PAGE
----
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$('#AddMoreErrors,#AddMoreMime,#AddMoreRemote').live('click',function(){
    var newRow = $(this).closest('tr');
    $(this).closest('tr').after('<tr class="'+newRow.attr('class')+'">'+newRow.html()+'</tr>').find('span').removeAttr('id').addClass('removetr').html('Del');                  
});

I wrote the above jquery code and this is what it does: When someone clicks on "add more" it finds the nearest tr, replicates it into another tr and appends it to the first one. Then it finds all the spans, removes its id and adds a new class and changes the text.

Now what surprised me was find('span').removeAttr('id').addClass('removetr').html('Del');

I know I could do removeAttr on span but how did addClass and html also get applied on span?

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3  
Wait... so you have no idea at all what you were writing? –  BoltClock Aug 30 '11 at 5:56
1  
i had other ideas and thought this may work but when it worked on first shot i was surprised –  aWebDeveloper Aug 30 '11 at 5:58
    
Oh alright, that's fine. –  BoltClock Aug 30 '11 at 5:58
    
It is popularly called method chaining. Crockford calls it the cascade. –  alex Aug 30 '11 at 6:00

4 Answers 4

up vote 1 down vote accepted

jQuery returns object of element after each operation on which it is performed, and execution order are from left to right. So its .removeAttr('id') will be on span and that span object will be returned. Similarly .addClass('removetr') and .html('Del'); are performed.

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Most jQuery methods return this, so:

find('span').removeAttr('id').addClass('removetr').html('Del');

Means the same as:

var foo = find('span');
foo.removeAttr('id');
foo.addClass('removetr')
foo.html('Del');
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what do u mean . I have understood they both do they same(urs & mine). But can u give me some ore details –  aWebDeveloper Aug 30 '11 at 6:00
1  
The return value of foo.removeAttr('id') is foo –  Quentin Aug 30 '11 at 6:00
    
oh okay so what all method return foo –  aWebDeveloper Aug 30 '11 at 6:02
1  
Most do. Sometimes it depends on context. –  Quentin Aug 30 '11 at 6:03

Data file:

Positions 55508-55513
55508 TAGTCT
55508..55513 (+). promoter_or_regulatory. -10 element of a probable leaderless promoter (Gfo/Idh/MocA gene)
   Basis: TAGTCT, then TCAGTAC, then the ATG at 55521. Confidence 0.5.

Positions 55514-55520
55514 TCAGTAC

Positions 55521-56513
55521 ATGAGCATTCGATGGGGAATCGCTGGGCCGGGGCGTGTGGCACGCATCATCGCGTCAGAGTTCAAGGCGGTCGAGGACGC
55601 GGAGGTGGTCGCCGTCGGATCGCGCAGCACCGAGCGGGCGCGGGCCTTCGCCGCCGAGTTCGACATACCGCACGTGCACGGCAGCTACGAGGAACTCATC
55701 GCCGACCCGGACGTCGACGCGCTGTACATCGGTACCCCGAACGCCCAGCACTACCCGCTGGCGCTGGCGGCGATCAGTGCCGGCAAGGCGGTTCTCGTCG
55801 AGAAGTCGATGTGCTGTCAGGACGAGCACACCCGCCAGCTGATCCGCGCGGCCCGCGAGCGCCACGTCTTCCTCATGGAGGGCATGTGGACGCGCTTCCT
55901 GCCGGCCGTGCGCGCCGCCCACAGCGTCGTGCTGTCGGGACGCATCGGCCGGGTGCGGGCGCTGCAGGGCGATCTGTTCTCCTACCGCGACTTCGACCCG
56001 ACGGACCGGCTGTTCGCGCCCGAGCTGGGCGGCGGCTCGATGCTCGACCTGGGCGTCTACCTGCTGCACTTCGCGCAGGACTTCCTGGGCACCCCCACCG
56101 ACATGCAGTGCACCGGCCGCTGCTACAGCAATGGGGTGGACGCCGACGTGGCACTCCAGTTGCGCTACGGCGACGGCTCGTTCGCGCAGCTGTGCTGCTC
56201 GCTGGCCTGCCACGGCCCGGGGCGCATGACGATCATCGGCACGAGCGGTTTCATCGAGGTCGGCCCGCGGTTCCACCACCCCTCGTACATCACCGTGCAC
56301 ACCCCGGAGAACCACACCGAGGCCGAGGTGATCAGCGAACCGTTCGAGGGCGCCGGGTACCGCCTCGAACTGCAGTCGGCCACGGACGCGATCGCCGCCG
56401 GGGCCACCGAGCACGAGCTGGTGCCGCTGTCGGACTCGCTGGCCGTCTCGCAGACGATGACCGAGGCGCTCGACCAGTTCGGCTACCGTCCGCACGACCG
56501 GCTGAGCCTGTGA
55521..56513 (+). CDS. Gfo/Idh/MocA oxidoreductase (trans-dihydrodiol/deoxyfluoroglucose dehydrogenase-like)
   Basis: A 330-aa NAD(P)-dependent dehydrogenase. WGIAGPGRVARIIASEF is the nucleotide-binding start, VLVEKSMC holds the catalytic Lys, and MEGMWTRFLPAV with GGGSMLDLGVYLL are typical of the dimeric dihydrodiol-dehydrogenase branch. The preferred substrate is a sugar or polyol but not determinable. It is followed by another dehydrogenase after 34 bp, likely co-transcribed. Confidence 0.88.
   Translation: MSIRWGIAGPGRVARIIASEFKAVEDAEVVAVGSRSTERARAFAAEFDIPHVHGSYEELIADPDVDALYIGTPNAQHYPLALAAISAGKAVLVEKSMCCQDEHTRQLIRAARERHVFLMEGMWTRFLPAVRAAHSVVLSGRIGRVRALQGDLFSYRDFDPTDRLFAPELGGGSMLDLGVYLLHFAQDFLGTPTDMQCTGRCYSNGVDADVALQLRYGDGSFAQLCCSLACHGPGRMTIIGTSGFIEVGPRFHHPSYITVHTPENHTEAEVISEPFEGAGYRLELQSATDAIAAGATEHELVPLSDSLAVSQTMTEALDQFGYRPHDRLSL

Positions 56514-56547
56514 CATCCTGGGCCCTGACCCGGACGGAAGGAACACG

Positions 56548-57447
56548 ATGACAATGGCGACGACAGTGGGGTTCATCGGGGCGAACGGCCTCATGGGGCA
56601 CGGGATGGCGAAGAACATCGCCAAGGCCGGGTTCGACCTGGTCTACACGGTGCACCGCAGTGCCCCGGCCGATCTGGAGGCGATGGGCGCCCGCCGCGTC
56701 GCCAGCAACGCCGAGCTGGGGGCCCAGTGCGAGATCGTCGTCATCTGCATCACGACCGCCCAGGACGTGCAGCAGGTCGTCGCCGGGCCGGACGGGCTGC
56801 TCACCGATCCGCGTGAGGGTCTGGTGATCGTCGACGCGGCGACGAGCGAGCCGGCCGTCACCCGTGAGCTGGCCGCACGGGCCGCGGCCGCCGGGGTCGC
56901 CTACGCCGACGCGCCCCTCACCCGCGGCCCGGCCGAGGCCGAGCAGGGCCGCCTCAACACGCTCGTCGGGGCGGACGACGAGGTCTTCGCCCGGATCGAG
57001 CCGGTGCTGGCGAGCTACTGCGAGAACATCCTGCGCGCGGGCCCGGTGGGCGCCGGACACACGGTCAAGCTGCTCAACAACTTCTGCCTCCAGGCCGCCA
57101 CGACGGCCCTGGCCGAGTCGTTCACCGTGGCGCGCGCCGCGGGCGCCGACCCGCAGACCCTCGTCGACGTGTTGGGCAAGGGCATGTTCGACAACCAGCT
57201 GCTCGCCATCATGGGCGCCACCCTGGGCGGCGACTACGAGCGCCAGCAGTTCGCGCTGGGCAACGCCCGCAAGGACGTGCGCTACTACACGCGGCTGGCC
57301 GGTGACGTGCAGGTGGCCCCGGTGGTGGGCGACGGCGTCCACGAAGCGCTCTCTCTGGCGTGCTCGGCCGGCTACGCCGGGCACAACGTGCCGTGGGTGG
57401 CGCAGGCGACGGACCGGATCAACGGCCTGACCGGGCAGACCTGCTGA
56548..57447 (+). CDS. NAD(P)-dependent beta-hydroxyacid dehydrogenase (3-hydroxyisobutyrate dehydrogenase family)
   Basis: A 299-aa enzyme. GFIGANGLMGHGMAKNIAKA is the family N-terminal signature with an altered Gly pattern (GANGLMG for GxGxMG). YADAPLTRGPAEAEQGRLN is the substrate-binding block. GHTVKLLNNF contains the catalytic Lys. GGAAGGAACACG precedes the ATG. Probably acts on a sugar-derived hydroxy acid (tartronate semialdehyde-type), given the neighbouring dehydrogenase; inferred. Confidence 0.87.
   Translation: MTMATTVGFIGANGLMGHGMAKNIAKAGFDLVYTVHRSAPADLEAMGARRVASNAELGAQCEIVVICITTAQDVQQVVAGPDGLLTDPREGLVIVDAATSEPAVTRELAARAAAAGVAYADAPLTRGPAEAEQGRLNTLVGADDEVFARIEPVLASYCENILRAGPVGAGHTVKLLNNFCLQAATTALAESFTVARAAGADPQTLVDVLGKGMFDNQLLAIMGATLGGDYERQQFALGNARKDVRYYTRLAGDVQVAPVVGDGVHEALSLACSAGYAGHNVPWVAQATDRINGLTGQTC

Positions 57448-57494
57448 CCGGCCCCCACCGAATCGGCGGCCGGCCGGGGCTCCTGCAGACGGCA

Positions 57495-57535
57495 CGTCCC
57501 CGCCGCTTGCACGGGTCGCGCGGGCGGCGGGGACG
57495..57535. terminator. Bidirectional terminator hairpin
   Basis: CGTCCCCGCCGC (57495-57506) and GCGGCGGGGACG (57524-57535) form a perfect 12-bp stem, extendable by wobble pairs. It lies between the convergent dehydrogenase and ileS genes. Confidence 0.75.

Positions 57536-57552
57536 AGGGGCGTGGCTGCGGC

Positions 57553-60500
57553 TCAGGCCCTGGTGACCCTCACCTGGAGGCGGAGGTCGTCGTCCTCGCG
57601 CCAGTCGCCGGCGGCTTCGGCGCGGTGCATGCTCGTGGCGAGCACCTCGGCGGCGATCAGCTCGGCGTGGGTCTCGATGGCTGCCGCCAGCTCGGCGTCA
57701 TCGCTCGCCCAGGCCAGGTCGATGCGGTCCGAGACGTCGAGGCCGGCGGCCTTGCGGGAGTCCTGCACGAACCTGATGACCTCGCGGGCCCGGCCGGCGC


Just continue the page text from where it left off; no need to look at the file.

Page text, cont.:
can u give me some more info on it as "depends on context". Thanks –  aWebDeveloper Aug 30 '11 at 6:38

I'm not sure what you're asking, but if you want to know why you can chain jQuery commands one after another, that's because every jQuery function return "this". You can easily do the same when working with IIFEs:

function doSth() {
   // Some logic
   return this;
}

What actually happens the is, that you return the object after each method call and continue working on the same object you called the method from before.

That means that

$("#sel").method().method2().method3();

is exactly the same as writing

var sel = $("sel");
sel.method();
sel.method2();
sel.method3();

Only that it's shorter, looks nicer and you don't need to save the variable in case you don't need it again afterwards.

That way, you can write one function after another and you'll always have the complete jQuery function after the function is executed.

So you also see, why all three methods are executed on the same object: It's the way chaining works. By calling "$" you create a new object. And all methods are then executed on that object.

Unless of course, the function actually returns a value. Then, this won't work.

function getSth() {
    return "value";
}
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This is called method chaining. Each of those jQuery methods (removeAttr(), addClass(), html(val)) returns the jQuery object to which it belongs. This means you can call further methods using the dot notation.

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i know chain that why i used it but how did all 3 get applied on span –  aWebDeveloper Aug 30 '11 at 5:59
    
@WebDeveloper Quentin has explained it better than I did in their answer –  Phil Aug 30 '11 at 6:00

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